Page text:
By Pete Schroeder and Saeed Azhar WASHINGTON/NEW YORK (Reuters) – The banking crisis set off by the swift collapse of Silicon Valley Bank has exposed a sharp disconnect between Washington and Wall Street. Bankers want faster, more aggressive action to shore up the industry, while the Biden White House and regulators argue they’ve done what […]
Analysis: Wall Street push for bank rescues clashes with Washington realities
By Pete Schroeder and Saeed Azhar
WASHINGTON/NEW YORK (Reuters) – The banking crisis set off by the swift collapse of Silicon Valley Bank has exposed a sharp disconnect between Washington and Wall Street. Bankers want faster, more aggressive action to shore up the industry, while the Biden White House and regulators argue they’ve done what they can within the limits of the law.
Some critics are asking whether the Biden administration could have contained the crisis with aggressive actions at the start.
“Policymakers have done some things that are helpful, but they haven’t broken out the big bazooka yet and we have not passed the point of major vulnerabilities,” said Edward Campbell, co-head of the multi-asset team at PGIM Quantitative Solutions. “They’re going to have to do more.”
Regional Bank stocks have been hammered since SVB’s collapse, led by First Republic. Analysts and investors worry that without more government intervention, fleeing depositors may destabilize small and mid-sized banks.
Some officials in the Biden administration, guided by the public rebuke of bailouts in the 2008 financial crisis, say they will protect depositors and the system, but do not intend to rescue individual banks or put taxpayers at risk.
The tensions between Wall Street and Washington revolve around three main points: the Federal Deposit Insurance Corporation’s (FDIC) failure to find a buyer for SVB; the Biden administration’s messaging around supporting depositors; and its focus on stricter rules for the banking sector instead of further relief.
FINDING A BUYER FOR SVB
The failure of the nation’s 16th largest bank caught regulators off guard. The FDIC shuttered the bank in the middle of a Friday, instead of waiting for markets to close.
That weekend, the administration guaranteed all SVB deposits and started an emergency liquidity facility for banks, but found no buyer.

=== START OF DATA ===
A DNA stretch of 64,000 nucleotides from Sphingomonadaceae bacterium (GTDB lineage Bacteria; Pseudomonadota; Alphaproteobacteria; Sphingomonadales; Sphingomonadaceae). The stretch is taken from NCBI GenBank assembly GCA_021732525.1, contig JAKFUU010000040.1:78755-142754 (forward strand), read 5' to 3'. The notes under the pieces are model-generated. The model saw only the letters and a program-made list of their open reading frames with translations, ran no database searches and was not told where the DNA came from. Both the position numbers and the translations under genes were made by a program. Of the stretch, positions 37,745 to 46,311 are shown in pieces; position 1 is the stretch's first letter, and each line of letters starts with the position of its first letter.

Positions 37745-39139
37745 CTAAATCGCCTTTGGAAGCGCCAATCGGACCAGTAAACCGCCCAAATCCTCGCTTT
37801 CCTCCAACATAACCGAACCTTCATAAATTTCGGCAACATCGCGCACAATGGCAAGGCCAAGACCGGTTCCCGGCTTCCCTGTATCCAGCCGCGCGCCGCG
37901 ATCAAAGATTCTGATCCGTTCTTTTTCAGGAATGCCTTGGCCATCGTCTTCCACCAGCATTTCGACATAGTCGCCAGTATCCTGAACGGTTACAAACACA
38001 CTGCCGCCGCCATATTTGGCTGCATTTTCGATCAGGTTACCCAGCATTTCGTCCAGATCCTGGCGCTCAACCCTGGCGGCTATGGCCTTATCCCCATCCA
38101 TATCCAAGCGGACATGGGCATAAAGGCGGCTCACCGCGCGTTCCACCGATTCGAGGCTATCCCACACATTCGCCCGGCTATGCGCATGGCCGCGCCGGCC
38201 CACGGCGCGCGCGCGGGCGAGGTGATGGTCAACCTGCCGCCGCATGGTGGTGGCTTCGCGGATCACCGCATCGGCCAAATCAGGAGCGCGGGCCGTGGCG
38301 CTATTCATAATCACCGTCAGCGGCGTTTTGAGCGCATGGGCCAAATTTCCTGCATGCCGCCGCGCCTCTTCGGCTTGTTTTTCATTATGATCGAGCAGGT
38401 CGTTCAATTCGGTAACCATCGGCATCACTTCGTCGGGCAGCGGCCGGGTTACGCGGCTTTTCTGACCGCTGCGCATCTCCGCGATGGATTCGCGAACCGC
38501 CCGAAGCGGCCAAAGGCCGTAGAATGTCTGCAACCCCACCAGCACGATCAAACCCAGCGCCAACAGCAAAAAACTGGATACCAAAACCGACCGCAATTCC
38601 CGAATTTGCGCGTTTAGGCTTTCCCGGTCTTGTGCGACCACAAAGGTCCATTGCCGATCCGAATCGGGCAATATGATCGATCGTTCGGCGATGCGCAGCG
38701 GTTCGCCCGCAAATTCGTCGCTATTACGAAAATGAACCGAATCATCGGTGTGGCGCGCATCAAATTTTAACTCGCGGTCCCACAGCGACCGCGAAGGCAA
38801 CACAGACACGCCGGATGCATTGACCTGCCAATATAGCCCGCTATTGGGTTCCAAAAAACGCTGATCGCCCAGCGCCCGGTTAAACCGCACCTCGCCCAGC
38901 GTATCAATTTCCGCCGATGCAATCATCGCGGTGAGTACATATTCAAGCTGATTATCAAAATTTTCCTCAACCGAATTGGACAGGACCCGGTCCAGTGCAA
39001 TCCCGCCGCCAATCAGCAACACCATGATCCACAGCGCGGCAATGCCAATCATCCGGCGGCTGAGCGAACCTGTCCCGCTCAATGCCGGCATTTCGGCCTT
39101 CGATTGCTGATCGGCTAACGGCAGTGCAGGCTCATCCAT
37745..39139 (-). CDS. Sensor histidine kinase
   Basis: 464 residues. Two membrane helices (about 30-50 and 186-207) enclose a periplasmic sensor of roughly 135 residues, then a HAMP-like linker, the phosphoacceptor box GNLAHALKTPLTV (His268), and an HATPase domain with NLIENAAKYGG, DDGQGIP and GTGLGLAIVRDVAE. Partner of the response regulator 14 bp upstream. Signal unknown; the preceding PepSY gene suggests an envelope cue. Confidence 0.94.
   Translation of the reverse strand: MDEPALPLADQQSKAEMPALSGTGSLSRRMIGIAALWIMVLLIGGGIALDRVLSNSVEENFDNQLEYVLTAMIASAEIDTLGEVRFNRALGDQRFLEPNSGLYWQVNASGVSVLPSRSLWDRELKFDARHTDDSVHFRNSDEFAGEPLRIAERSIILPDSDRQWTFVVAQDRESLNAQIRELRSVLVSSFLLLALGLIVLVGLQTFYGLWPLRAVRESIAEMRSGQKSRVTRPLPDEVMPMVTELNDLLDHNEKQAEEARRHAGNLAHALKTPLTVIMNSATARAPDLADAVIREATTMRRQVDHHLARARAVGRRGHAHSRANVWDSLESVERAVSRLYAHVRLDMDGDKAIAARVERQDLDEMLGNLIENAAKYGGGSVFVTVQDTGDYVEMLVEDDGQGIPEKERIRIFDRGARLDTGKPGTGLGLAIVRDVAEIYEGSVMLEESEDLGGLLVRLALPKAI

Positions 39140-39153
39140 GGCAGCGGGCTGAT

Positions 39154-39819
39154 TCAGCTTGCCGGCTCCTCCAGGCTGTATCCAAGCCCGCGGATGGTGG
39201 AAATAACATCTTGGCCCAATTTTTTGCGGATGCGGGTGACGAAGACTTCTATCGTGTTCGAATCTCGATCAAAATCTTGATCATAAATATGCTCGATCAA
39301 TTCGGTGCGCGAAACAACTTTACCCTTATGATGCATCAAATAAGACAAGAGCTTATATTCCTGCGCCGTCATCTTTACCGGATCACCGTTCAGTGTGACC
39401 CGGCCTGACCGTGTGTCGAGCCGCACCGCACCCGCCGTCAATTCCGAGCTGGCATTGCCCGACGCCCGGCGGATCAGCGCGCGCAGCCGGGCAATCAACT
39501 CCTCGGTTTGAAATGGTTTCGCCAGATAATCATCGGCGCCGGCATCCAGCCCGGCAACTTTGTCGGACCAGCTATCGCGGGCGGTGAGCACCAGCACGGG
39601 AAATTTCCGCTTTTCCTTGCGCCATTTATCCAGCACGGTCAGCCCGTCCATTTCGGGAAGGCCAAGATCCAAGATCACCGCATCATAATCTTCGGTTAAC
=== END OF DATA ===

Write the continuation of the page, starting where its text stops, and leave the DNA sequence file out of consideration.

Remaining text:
“I can’t imagine under what set of circumstances the FDIC might have thought it was a better outcome to allow the auction to fail,” said Senator Bill Hagerty, a Tennessee Republican who was briefed by the FDIC. “We would be dealing with a bank in place right now, as opposed to a broken process,” he said.
The FDIC did not begin talking to potential buyers or allow banks to review SVB’s finances until later on Saturday, according to two industry sources.
An FDIC spokesperson declined to comment on the sales process.
Senate Banking Committee Chairman Sherrod Brown, an Ohio Democrat, said his conversations with top U.S. regulators suggested there had been a chance for a private buyer but “apparently, the due diligence meant that either they backed out or the FDIC didn’t think they were capable.”
One government source noted that the FDIC can only pursue the least costly deals for its deposit insurance fund, which limits options for a prompt sale.
The FDIC is expected to announce next steps for SVB’s assets this weekend.
Led by Treasury Secretary Janet Yellen, the administration sought to reassure depositors that their money is safe, while navigating technical and legal limitations, and making clear they do not intend to bail out ailing banks.
Markets whipsawed on Yellen’s comments this week, struggling to decode how far the administration would go to protect depositors and the banking system.
The administration says it is doing all it can to protect depositors, without putting taxpayer funds at risk or bailing out banks.
“We will use tools we have to give the American people confidence that their deposits will be safe,” White House press secretary Karine Jean-Pierre said Thursday.
A Treasury spokesperson also noted that deposits have stablized at regional banks and in some cases “modestly reversed.”
The banking industry itself is not united on how to reassure depositors.
“Certainly, people would like to see more out of the Biden administration,” said Chris Brown, a lobbyist with the firm Mindset in Washington and former House Financial Services Committee staffer. However, “what they would like to see runs the gamut,” he said.
MORE RELIEF OR REGULATION?
The banking industry is searching for sweeping relief to calm markets, while Washington is discussing how to prevent the next crisis.
“My sense right now is that regulators think everything is under control,” said Todd Phillips, a former FDIC attorney.
President Joe Biden has asked for legislation to make it easier to claw back pay and profits from stock sales for executives at failed banks. The Federal Reserve is expected to ramp up rules for regional banks.
“It is clear we do need to strengthen supervision and regulation. And I assume that there will be recommendations … and I plan on supporting them,” Fed Chairman Jerome Powell said Wednesday.
(Reporting by Pete Schroeder and Saeed Azhar; additional reporting by Chris Prentice David Morgan, Andrea Shalal, Heather Timmons and Paritosh Bansal; editing by Megan Davies, Heather Timmons and Suzanne Goldenberg)
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